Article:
Diabetes 2001, 50:1166-1170. PubMed Abstract | Publisher Full Text OpenURL

  40. Fong DS, Contreras R: Glitazone use associated with diabetic macular edema.

    Am J Ophthalmol 2009, 147:583-586. PubMed Abstract | Publisher Full Text OpenURL

  41. Ambrosius T, Danis RP, Goff DC, Greven CM, Gerstein HC, Cohen RM, Riddle MC, Miller ME, Buse JB, Bonds DE, Peterson KA, Rosenberg YD, Perdue LH, Esser BA, Seaquist LA, Felicetta JV, Chew EY: ACCORD Study Group: Lack of association between thiazolidinediones and macular edema in type 2 diabetes.

    Arch Ophthalmol 2010, 128:312-318. PubMed Abstract | Publisher Full Text | PubMed Central Full Text OpenURL

  42. Palee S, Chattipakorn S, Phrommintikul A, Chattipakorn N: PPARγ activator, rosiglitazone: Is it beneficial or harmful to the cardiovascular system?

    World Journal of Cardiology 2011, 3:144-152. PubMed Abstract | Publisher Full Text | PubMed Central Full Text OpenURL

  43. Rachek LI, Yuzefovych LV, Ledoux SP, Julie NL, Wilson GL: Troglitazone, but not rosiglitazone, damages mitochondrial DNA and induces mitochondrial dysfunction and cell death in human hepatocytes.

    Toxicol Appl Pharmacol 2009, 240:348-354. PubMed Abstract | Publisher Full Text | PubMed Central Full Text OpenURL

  44. Carpino PA, Goodwin B: Diabetes area participation analysis: a review of companies and targets described in the 2008–2010 patent literature.

    Expert Opin Ther Pat 2010, 20:1627-1651. PubMed Abstract | Publisher Full Text OpenURL

  45. Bhatwadekar AD, Glenn JV, Li G, Curtis TM, Gardiner TA, Stitt AW: Advanced glycation of fibronectin impairs vascular repair by endothelial progenitor cells: implications for vasodegeneration in diabetic retinopathy.

    Investigative Ophthalmology & Vision Science 2008, 49:1232-1241. PubMed Abstract | Publisher Full Text | PubMed Central Full Text OpenURL

  46. Peppa M, Uribarri J, Vlassara H: Glucose, advanced glycation end products, and diabetes complications: what is new and what works.

    Clinical Diabetes 2003, 4:186-187. OpenURL

  47. Miranda S, González-Rodríguez Á, García-Ramírez M, Revuelta-Cervantes J, Hernández C, Simó R, Valverde AM: Beneficial effects of fenofibrate in retinal pigment epithelium by the modulation of stress and survival signaling under diabetic conditions.

    J Cell Physiol 2012, 227:2352-2362. PubMed Abstract | Publisher Full Text OpenURL

  48. Dong Y, Steffen BT, Cao J, Tsai AK, Ordovas J, Straka R, Zhou X, Kabagambe E, Hanson NQ, Arnett D, Tsai MY: Effects of fenofibrate on plasma oxidized LDL and 8-isoprostane in a sub-cohort of GOLDN participants.

    Atherosclerosis 2011, 214:422-425. PubMed Abstract | Publisher Full Text | PubMed Central Full Text OpenURL

  49. Tomizawa A, Hattoria Y, Inoueb T, Hattoria S, Kasaia K: Fenofibrate suppresses microvascular inflammation and apoptosis through adenosine monophosphate–activated protein kinase activation.

    Metabolism 2011, 60:513-522. PubMed Abstract | Publisher Full Text OpenURL

  50. Koh KK, Quon MJ, Rosenson RS, Chung WJ, Han SH: Vascular and metabolic effects of treatment of combined hyperlipidemia: focus on statins and fibrates.

    Int J Cardiol 2008, 124:149-159. PubMed Abstract | Publisher Full Text | PubMed Central Full Text OpenURL

  51. Olukman M, Sezer ED, Ulker S, Sozmen EY, Cınar GM: Fenofibrate treatment enhances antioxidant status and attenuates endothelial dysfunction in streptozotocin-induced diabetic rats.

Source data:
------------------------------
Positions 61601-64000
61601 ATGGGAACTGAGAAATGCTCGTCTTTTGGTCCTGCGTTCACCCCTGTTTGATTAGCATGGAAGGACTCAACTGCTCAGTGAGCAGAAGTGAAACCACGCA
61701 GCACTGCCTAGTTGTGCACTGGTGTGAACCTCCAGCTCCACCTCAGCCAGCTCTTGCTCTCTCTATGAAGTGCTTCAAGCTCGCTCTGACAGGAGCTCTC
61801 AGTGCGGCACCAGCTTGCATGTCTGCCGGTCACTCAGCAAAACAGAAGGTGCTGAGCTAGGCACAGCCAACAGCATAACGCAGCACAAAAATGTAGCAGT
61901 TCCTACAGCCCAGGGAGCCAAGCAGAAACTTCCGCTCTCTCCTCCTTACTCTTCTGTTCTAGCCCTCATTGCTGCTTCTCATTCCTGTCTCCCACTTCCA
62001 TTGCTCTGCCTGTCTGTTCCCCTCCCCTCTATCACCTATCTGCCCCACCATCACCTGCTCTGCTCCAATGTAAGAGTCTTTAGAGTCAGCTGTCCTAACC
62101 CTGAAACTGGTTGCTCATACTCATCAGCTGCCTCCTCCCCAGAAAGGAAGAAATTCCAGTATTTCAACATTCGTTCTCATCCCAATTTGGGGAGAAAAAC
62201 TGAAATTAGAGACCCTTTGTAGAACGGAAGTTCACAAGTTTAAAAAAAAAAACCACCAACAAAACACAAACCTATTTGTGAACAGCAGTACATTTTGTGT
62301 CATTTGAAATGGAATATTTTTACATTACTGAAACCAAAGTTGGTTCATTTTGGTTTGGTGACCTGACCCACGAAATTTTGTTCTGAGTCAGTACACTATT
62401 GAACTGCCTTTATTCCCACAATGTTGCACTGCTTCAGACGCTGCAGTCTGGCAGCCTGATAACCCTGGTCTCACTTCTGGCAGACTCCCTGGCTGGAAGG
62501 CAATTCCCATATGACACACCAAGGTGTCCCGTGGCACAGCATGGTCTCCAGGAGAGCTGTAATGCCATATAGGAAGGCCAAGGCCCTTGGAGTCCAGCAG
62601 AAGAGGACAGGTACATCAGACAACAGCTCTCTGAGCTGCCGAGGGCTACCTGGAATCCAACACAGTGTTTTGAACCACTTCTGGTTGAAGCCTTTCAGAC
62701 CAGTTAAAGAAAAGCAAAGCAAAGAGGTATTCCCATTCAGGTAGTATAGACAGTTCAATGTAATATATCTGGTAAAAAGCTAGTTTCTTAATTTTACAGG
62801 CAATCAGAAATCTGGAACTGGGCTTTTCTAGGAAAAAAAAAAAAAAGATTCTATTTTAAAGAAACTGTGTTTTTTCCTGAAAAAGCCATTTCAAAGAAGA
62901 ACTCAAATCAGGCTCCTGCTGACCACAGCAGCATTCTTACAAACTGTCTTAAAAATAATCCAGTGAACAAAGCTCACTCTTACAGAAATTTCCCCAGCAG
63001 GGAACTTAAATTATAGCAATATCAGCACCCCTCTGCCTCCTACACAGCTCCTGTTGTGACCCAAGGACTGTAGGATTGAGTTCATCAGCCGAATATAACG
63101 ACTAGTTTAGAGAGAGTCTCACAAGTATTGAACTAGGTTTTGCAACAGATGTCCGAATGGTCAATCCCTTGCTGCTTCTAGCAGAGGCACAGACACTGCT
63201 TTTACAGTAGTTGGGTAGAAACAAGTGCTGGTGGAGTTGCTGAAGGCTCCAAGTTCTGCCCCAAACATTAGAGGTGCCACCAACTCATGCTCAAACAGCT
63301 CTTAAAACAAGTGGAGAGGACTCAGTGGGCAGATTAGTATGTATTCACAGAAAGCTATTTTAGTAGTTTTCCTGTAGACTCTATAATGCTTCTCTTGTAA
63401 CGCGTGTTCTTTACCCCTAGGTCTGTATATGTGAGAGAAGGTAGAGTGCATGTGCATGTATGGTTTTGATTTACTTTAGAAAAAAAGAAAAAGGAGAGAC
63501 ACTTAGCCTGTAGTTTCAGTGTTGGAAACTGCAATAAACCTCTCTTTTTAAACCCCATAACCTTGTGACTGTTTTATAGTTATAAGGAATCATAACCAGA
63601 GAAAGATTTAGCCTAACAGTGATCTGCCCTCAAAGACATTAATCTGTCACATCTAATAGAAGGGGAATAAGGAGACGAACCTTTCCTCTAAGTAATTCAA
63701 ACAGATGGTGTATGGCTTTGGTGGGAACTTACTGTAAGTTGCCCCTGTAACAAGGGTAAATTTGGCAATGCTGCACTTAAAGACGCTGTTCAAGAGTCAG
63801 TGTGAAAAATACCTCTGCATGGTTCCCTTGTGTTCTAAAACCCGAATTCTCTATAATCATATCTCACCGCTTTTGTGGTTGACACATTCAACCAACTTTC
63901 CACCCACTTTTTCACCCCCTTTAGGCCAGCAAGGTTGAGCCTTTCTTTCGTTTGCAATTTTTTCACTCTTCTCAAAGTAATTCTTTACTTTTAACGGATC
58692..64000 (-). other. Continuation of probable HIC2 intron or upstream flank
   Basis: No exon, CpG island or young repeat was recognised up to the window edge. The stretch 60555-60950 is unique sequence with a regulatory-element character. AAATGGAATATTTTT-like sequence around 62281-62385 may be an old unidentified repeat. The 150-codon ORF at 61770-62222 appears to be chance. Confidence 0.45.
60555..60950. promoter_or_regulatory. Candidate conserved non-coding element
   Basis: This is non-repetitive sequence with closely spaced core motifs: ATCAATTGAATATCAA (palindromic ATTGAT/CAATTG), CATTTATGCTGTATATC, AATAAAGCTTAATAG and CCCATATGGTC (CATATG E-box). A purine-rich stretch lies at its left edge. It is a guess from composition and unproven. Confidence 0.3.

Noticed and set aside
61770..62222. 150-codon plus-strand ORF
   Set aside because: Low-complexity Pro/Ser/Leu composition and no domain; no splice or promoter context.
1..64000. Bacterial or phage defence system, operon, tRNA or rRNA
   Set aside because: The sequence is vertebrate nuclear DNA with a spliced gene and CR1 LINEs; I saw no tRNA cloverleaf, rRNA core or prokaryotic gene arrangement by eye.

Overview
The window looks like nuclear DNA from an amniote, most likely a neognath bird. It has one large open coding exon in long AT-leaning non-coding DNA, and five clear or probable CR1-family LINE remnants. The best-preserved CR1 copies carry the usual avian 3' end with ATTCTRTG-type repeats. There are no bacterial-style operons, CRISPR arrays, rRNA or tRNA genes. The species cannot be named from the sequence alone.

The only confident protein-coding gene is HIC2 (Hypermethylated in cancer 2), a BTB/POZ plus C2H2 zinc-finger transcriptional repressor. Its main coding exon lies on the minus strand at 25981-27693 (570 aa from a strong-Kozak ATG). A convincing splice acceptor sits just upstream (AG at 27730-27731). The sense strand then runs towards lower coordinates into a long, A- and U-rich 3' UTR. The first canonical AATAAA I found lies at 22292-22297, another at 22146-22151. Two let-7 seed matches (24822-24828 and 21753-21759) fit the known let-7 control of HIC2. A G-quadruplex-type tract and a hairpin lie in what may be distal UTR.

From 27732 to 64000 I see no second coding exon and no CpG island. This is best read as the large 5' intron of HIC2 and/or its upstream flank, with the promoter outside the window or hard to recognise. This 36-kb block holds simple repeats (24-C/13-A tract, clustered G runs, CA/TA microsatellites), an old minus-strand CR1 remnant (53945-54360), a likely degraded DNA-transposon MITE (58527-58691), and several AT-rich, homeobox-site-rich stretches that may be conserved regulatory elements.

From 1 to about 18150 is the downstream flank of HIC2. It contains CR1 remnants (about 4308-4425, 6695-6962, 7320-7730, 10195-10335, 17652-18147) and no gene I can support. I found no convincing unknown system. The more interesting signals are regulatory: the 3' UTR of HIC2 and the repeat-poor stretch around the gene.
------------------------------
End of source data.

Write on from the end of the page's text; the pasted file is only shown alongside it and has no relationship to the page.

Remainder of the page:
Exp Diabetes Res 2010.

    Article ID 828531


  52. Dwyer MA, Kazmin D, Hu P, McDonnell DP, Malek G: Nuclear receptor atlas of human retinal pigment epithelial cells: potential relevance to age-related macular degeneration.

    Mol Endocrinol 2011, 25:360-372. PubMed Abstract | Publisher Full Text | PubMed Central Full Text OpenURL

  53. Trudeau K, Roy S, Guo W, Hernández C, Villarroel M, Simó R, Roy S: Fenofibric acid reduces fibronectin and collagen type IV overexpression in human retinal pigment epithelial cells grown in conditions mimicking the diabetic milieu: functional implications in retinal permeability.

    Invest Ophthalmol Vis Sci 2011, 52:6348-6354. PubMed Abstract | Publisher Full Text | PubMed Central Full Text OpenURL

  54. Villarroel M, Garcia-Ramírez M, Corraliza L, Hernández C, Simó R: Fenofibric acid prevents retinal pigment epithelium disruption induced by interleukin-1β by suppressing AMP-activated protein kinase (AMPK) activation.

    Diabetologia 2011, 54:1543-1553. PubMed Abstract | Publisher Full Text OpenURL

  55. Kim J, Ahn JH, Kim JH, Yu YS, Kim HS, Ha J, Shinn SH, Oh YS: Fenofibrate regulates retinal endothelial cell survival through the AMPK signal transduction pathway.

    Exp Eye Res 2007, 84:886-893. PubMed Abstract | Publisher Full Text OpenURL

  56. Filippatos T, Milionis HJ: Treatment of hyperlipidaemia with fenofibrate and related fibrates.

    Expert Opin Investig Drugs 2008, 17:1599-1614. PubMed Abstract | Publisher Full Text OpenURL

  57. Ting RD, Keech AC, Drury PL, Donoghoe MW, Hedley J, Jenkins AJ, Davis TM, Lehto S, Celermajer D, Simes RJ, Rajamani K, Stanton K: FIELD Study Investigators: Benefits and Safety of Long-Term Fenofibrate Therapy in People With Type 2 Diabetes and Renal Impairment: The FIELD Study.

    Diabetes Care 2012, 35:218-225. PubMed Abstract | Publisher Full Text OpenURL

  58. Pubchem CID 3339: Fenofibrate - Compound Summary webcite

  59. Bandello F, Cunha-Vaz J, Chong NV, Lang GE, Massin P, Mitchell P, Porta M, Prünte C, Schlingemann R, Schmidt-Erfurth U: New approaches for the treatment of diabetic macular oedema: recommendations by an expert panel.

    Eye (London) 2012, 26:485-493. Publisher Full Text OpenURL

  60. Simó R, Hernández C: Intravitreous anti-VEGF for diabetic retinopathy: hopes and fears for a new therapeutic strategy.

    Diabetologia 2008, 51:1574-1580. PubMed Abstract | Publisher Full Text OpenURL

  61. Nicholson BP, Schachat AP: A review of clinical trials of anti-VEGF agents for diabetic retinopathy.

    Graefes Archive for Clinical and Experimental Ophthalmology 2010, 248:915-930. Publisher Full Text OpenURL

  62. Abu El-Asrar AM, Al-Mezaine HS:

    Saudi Journal of Opthalmology. 2011, 25:113-122. Publisher Full Text OpenURL

  63. Mitchell P, Bandello F, Schmidt-Erfurth U, Lang GE, Massin P, Schlingemann RO, Sutter F, Simader C, Burian G, Gerstner O, Weichselberger A: RESTORE study group: The RESTORE study: ranibizumab monotherapy or combined with laser versus laser monotherapy for diabetic macular edema.

    Ophthalmology 2011, 118:615-625. PubMed Abstract | Publisher Full Text OpenURL

  64. Nguyen QD, Shah SM, Heier JS, Do DV, Lim J, Boyer D, Abraham P, Campochiaro PA: READ-2 Study Group: Primary End Point (Six Months) Results of the Ranibizumab for Edema of the Macula in Diabetes (READ-2) study.

    Ophthalmology 2009, 116:2175-2181. PubMed Abstract | Publisher Full Text OpenURL

Pre-publication history

The pre-publication history for this paper can be accessed here: